Robots that build the world.
Branding, Communications, and Design.
During the branding for Built Robotics, I created a purposeful, no-nonsense brand for a startup that aims to build the future of construction. Touchpoints included construction vehicles, clothing, print, and digital.
What will construction look like in a generation? Built Robotics develops solutions for the toughest problems in the industry.
Their first vehicle is autonomous, smart, and efficient: the ATL-74R. It takes the latest sensors from self-driving cars, retrofits it into proven equipment from the job site, and develops a suite of autonomous software designed specifically for the requirements of construction and earthmoving.
I have been working along with Built to develop branding, vehicle livery, and photography for the brand both for today and tomorrow.
Construction the pieces of a brand.
What will construction look like in a generation? I worked together with Built Robotics to develop a logo and brand that would straddle two industries: construction and Silicon Valley. Subtle adjustments to letterforms gave ownership to the typeface while preserving it’s optically sophisticated qualities. From the ATL-74R, construction livery, printed collateral, and on-screen design, elements of the brand carried over through all touchpoints. Forza is used nearly everywhere for type. The direct, straightforward cut of the letters is softened with Calibre in running text.
The initial letter functions as the logo or icon of Built Robotics.
The left wingtip solves the biggest drawback of the previous logo: ownership. By adding a custom element to the initial letter, we can take ownership over the letter. In avatars and spot treatments, the logo can stand alone. The wingtips now mirror each other on either end of the logo.
The column shape manifests the classicism of a Doric capital: stability, symmetry, and strength. The balance of the wingtips helps resolve a long-standing imbalance found in the previous logo which tilted heavily to the right.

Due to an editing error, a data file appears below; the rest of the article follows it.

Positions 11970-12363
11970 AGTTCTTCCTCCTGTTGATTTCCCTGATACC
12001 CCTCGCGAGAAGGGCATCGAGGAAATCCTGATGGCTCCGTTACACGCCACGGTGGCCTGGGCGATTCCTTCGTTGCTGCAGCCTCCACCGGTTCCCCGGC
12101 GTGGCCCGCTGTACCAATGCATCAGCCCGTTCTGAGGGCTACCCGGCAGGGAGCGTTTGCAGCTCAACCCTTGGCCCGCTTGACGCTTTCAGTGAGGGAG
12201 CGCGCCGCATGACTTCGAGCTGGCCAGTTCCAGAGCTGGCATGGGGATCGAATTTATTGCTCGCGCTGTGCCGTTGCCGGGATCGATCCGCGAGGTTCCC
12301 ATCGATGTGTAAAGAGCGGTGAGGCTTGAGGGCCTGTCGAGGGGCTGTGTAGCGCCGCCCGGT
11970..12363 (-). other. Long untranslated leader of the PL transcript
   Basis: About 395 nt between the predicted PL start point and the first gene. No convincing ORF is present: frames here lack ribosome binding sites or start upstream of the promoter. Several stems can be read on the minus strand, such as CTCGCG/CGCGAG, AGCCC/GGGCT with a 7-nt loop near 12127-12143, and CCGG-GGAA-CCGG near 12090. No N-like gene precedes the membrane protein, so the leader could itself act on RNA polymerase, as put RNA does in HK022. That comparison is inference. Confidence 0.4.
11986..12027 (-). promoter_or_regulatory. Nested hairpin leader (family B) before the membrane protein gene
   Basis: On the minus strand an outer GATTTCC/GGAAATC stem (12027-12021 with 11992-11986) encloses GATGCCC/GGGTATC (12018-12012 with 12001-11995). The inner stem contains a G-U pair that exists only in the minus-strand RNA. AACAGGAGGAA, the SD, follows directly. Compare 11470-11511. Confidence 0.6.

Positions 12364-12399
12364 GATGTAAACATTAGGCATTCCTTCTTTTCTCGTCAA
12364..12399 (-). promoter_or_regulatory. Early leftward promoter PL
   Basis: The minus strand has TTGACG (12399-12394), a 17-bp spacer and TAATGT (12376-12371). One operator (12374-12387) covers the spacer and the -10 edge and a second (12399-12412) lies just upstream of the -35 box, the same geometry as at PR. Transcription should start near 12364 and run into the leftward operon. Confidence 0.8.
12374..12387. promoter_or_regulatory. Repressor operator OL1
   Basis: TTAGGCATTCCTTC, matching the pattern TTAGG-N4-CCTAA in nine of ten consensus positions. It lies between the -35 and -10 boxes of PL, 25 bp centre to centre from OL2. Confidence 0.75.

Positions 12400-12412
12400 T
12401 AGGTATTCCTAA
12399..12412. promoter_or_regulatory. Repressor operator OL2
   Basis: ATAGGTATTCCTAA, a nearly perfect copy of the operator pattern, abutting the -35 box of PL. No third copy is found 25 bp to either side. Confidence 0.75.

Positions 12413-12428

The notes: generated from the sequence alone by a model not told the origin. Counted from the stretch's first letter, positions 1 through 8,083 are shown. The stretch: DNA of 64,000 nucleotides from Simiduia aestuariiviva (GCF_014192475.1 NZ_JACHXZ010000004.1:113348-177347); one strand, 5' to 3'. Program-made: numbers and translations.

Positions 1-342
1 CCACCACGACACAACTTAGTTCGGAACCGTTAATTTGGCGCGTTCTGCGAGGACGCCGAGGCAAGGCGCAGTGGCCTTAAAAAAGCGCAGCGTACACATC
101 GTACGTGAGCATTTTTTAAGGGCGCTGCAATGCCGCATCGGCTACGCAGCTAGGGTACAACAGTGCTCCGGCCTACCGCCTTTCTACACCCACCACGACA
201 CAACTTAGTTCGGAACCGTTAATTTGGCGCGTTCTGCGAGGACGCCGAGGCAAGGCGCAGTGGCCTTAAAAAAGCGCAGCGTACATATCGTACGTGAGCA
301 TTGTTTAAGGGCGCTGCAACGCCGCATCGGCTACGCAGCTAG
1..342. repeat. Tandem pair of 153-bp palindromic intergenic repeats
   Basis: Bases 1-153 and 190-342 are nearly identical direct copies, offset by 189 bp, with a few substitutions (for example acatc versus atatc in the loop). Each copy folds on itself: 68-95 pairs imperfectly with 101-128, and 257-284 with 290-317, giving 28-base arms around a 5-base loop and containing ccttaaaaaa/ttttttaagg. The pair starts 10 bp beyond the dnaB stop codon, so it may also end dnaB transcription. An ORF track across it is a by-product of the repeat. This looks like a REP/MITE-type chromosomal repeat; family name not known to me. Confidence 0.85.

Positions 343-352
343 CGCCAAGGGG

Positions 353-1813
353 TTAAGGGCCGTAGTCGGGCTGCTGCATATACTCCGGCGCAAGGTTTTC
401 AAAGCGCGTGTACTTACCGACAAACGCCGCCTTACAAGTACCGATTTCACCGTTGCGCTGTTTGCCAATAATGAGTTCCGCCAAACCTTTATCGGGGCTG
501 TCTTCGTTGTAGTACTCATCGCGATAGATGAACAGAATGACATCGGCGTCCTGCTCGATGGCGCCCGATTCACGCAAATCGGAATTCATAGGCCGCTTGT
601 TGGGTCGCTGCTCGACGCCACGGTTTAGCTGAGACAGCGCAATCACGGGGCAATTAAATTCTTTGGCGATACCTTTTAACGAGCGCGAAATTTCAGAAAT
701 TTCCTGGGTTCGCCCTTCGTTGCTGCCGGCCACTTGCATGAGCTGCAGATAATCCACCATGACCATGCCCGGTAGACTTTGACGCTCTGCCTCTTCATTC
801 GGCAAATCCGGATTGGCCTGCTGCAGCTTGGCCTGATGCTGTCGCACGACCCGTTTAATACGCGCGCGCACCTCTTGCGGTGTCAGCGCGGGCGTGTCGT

While optically balanced for the typeface, the L and T letterform bars felt thin and inconsequential in relation to the heavier letters like B and U. They’ve been thickened to give more overall balance. Likewise, to preserve the symmetry of “ears” and the uniqueness of the wingtip motif, the angled cut on the L has been removed.
The wingtip can be utilized as the general rule for angles and cuts that can carry over throughout the entire system of the brand. It is a 60° angle. We’ve already used cuts or “dips” in material like the livery. However, now, they will tie back into the logo more obviously and be formally recognized.
Small Size Customizations
Part of the issue of customizing letterforms is that the customizations can disappear at smaller sizes. By having a projection, we can maintain a visual prominence that isn’t lost as much when the logo is smaller.
The angled-yellow block serves as a “stamp” or seal. It cannot be understated the power of stamping on ownership. In fact, from the time of the Babylonians and ziggurats, cylinder seals were used to turn a general document into an “owned” communication from a monarch. Seals have existed in Medieval Europe, Qing China, the Ottoman Court, and on modern wedding invitations. This is our take. By utilizing the wingtip integrated into the ziggurat form, the stamp can be the finishing touch to most designs.
Hard goods and vehicles.
Designing for construction.
The flagship autonomous vehicle — ATL-74R — of Built Robotics needed to impress. We distilled classic construction hues but applied them in bold, contemporary dips of color. The effect is livery that is both familiar yet distinctly modern.
Web, video, and print.
Keeping the story bold.
With a primary audience in construction, our marketing designs centered around bold design, impactful storytelling, and direct copywriting. I worked closely with the video team and CAD designer to develop on-screen graphics of the user interface for use in commercial videos. Custom photography echoed the forward branding with saturated effects and clear angles. All the elements came together to create a direct and clear brand to speak to a new generation of construction equipment.
Showing the vehicle in the real world.
Realism is important for new technologies because they often require leaps of the mind: is this product real? Photography plays a role in creating the storytelling and physicality of the machine. We shot photos at real job sites using real machines: no rendering necessary.